“It is remarkable that a La Niña episode lasts for 3 consecutive years. Its cooling effect temporarily slows the rise in global temperatures, but will not stop or reverse the long-term warming trend.” Petteri Taalas, WCO Secretary General.
And I add: “Deteriorating drought in the Horn of Africa (Kenya, Somalia and Ethiopia) and southern South America bears the imprint of La Niñaas well as above average rainfall observed in Southeast Asia and Australasia (Australia, Melanesia and New Zealand).”
Winter 2022 in Argentina was 33.3% drier than normal and ranked as the 7th driest since 1961 and the 5th in a row to record a precipitation deficitAccording to indicated SMN. Additionally, the city of Buenos Aires, along with those of Rosario, Junín, San Pedro, Perito Moreno and Ezeiza, recorded their driest winter since 1961, with accumulated rainfall between 50 and 100 millimeters below average.
The common denominator of the driest winters (1988-1995-2007-2008-2009-2021) was the La Niña phenomenon, now in its third consecutive year.
“On average, Las Niñas are associated with drier conditions to the east and cooler than normal conditions. Although the impact of temperatures competes with the positive trends of global warming,” he pointed out Leandro Díaz, Conicet researcher at the Center for the Study of the Sea and the Atmosphere (CIMA), which depends on Conicet and the University of Buenos Aires.
according to him SMN Quarterly Forecast, In September, October and next November, a greater chance of below normal rain is expected over the Littoral region, eastern Buenos Aires and central-northern Patagonia.; normal or below normal over the northern region and the Cuyo region and normal over the central region, La Pampa and western Buenos Aires.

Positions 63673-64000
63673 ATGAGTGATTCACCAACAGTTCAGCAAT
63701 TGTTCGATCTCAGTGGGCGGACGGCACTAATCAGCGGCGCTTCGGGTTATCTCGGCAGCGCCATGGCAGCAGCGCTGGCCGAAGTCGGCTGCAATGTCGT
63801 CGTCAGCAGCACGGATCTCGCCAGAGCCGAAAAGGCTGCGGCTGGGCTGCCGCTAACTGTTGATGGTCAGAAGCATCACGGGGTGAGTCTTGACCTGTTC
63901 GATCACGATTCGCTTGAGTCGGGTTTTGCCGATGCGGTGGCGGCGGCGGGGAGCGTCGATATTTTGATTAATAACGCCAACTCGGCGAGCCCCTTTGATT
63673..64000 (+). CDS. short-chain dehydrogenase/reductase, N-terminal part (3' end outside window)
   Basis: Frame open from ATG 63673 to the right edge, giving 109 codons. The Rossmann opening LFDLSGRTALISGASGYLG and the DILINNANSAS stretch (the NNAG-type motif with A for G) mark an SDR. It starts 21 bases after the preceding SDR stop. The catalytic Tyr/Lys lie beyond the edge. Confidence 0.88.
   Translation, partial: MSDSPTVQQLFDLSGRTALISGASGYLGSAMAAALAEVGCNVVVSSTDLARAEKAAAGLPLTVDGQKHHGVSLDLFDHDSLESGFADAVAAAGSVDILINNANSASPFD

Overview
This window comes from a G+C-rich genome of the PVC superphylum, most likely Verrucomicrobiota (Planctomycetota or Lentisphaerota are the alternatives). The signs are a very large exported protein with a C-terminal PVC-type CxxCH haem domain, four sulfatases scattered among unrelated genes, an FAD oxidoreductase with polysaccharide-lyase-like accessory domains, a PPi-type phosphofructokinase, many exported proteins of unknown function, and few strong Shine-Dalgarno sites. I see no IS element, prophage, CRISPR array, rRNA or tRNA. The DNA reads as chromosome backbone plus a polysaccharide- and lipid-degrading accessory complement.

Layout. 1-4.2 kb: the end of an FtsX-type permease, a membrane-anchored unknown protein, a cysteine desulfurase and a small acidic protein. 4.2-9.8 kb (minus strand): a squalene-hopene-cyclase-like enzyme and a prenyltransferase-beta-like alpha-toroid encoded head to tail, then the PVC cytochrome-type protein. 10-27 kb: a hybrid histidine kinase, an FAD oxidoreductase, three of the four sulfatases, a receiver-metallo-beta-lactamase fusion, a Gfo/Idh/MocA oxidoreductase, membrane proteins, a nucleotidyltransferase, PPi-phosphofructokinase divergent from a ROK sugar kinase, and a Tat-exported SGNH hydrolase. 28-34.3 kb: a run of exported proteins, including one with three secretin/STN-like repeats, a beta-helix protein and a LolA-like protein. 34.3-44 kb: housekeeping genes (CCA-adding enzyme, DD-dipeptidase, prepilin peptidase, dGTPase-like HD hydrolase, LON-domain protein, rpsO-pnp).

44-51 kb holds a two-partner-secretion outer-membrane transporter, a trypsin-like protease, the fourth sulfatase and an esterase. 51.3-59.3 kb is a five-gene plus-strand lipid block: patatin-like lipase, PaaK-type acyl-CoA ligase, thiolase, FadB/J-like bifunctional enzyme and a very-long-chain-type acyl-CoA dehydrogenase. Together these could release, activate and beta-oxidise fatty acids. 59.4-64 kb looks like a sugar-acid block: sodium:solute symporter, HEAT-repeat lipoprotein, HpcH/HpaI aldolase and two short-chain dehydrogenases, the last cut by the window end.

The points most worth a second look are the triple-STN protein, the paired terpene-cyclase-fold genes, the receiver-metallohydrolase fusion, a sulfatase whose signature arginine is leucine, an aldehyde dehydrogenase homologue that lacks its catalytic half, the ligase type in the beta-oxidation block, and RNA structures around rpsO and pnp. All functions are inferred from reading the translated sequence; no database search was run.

“Under this scenario, as indicated by the SMN forecast, the seasonal signal is biased toward higher probabilities of below-normal precipitation across much of the country (especially in the east and southwest). This is happening in the context of the drought conditions that we have been experiencing quite persistently since 2020.” Diaz explained. And warned:These conditions have numerous impacts that we have been experiencing for several years, such as very favorable conditions for the spread of fires, river runoff, problems in agricultural production, damage to ecosystems.
For his part, Christian Garavaglia, forecaster of SMN, held at the Meteored site: “These first trends for the end of 2022 are an inevitable sign of attention. They should be taken with caution, but given that context helps make this scenario quite likely, with above-normal average temperatures and heat waves that could begin to materialize as early as late spring or early summer.
And I add: “This valuable climate information is key to driving better advance decision-making in vital sectors such as agriculture, energy and fire management. The combination of lack of water plus high temperatures promises, unfortunately, another difficult semester”.